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Unexpected Visit by Two Togis—Pilgrims and Shrines in the Himalayas—
Power out of Stillness.

MY solitude has been invaded. The first visitors have arrived. And
their unexpected visit provides me once again with ample proof of
the smallness of this sublunary world. Wherever one goes, whether
among the boulevards of crowded continental cities or into the single
narrow street of a poky little Oriental village, one must ever be pre-
pared to run into someone one knows, or else someone who swears
he knows you. Three times I have been stopped in Central and
Northern India by humbly-dressed wayfarers, who call me by name
and salute me with such ceremony, although I know neither their
faces nor their own names. In Delhi I lunch unexpectedly with a
retired major who is revisiting India on a sudden whim after an
absence of fifteen years, and with whom I had last lunched in his
cosy London fiat eighteen months before. In Dehra Dun I pick up the
threads of an old conversation, again, unexpectedly, with a scholar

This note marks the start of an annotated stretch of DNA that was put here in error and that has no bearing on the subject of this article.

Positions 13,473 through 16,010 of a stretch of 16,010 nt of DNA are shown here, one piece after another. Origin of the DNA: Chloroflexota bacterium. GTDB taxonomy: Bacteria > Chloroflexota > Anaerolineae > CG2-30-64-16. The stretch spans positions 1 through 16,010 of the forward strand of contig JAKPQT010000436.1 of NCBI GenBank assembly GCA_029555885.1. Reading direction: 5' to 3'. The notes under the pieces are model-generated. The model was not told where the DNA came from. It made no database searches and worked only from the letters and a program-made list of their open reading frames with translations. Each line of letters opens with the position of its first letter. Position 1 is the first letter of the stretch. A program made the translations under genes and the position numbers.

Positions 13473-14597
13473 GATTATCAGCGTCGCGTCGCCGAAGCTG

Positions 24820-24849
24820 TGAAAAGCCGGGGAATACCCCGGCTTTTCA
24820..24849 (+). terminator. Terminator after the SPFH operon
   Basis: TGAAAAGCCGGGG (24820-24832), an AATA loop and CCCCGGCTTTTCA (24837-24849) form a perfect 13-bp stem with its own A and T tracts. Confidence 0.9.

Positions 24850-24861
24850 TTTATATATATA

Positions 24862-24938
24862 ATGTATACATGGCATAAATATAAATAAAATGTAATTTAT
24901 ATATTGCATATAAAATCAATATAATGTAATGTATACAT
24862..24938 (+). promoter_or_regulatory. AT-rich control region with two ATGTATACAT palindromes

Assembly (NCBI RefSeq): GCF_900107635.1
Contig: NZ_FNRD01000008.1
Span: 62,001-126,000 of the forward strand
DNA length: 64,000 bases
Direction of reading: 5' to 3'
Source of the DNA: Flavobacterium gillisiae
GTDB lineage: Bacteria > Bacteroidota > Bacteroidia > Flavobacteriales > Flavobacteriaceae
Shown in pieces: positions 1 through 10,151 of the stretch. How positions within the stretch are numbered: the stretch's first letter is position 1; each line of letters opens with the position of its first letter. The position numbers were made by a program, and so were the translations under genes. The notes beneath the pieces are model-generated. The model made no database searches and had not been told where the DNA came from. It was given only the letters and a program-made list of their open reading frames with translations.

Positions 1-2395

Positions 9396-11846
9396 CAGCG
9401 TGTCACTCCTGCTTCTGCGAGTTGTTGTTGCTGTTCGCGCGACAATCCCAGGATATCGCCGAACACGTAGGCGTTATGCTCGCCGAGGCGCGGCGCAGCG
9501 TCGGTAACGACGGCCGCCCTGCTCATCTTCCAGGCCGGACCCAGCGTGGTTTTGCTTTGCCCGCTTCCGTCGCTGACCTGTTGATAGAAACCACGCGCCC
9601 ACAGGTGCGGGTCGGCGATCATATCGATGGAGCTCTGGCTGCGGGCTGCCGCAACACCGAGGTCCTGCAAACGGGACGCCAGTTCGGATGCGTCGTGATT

of Oxford University, where I last met him. And so on.

Here, in the isolation of the heart of the Himalayas, until today
it has seemed to me possible to obtain absolute seclusion. Now I know
better. Do what you will to run away, invisible hands are tying all
sorts of threads between you and the world which you have left.

For while I sit late this morning on the small patch of stone and
grass next to my bungalow, with the fir branches hanging over me,
trying to sort my medley of papers, notes and letters into some kind
of order, the servant appears suddenly, grins broadly, and announces
two visitors!

I look up—and there they are, immediately behind him, having
ascended the short bank which runs up to meet the building.

The midday sun stares down at two men who wear the yellow
robe, a garment which proclaims them to be either Yogis, monks,
ascetics, holy men, tramps, vagabonds or thieves, for in modern
India anyone who does not want to work for his living can put this
convenient garment around his lazy body, no less than a sincere,
world-scorning saint who wishes to devote his life entirely to real
prayer and deep meditation. Both may then beg for their food and
so on, or if they are lucky, find some patron who will undertake the
entire burden of supporting them.

The two men before me seem to be of a superior type. The elder